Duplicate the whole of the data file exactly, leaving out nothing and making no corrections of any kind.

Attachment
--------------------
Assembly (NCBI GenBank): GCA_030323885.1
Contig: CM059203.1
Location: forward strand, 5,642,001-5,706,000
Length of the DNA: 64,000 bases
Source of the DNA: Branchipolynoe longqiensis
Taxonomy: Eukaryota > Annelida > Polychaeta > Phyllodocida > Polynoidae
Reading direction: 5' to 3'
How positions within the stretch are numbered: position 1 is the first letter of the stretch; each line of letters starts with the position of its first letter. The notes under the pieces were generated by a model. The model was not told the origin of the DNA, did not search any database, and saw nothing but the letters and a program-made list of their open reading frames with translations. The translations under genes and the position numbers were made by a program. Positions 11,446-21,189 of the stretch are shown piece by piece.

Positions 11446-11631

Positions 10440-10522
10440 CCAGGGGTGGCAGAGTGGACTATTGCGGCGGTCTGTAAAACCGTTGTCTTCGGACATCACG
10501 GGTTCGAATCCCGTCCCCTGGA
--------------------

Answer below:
Assembly (NCBI GenBank): GCA_030323885.1
Contig: CM059203.1
Location: forward strand, 5,642,001-5,706,000
Length of the DNA: 64,000 bases
Source of the DNA: Branchipolynoe longqiensis
Taxonomy: Eukaryota > Annelida > Polychaeta > Phyllodocida > Polynoidae
Reading direction: 5' to 3'
How positions within the stretch are numbered: position 1 is the first letter of the stretch; each line of letters starts with the position of its first letter. The notes under the pieces were generated by a model. The model was not told the origin of the DNA, did not search any database, and saw nothing but the letters and a program-made list of their open reading frames with translations. The translations under genes and the position numbers were made by a program. Positions 11,446-21,189 of the stretch are shown piece by piece.

Positions 11446-11631

Positions 10440-10522
10440 CCAGGGGTGGCAGAGTGGACTATTGCGGCGGTCTGTAAAACCGTTGTCTTCGGACATCACG
10501 GGTTCGAATCCCGTCCCCTGGA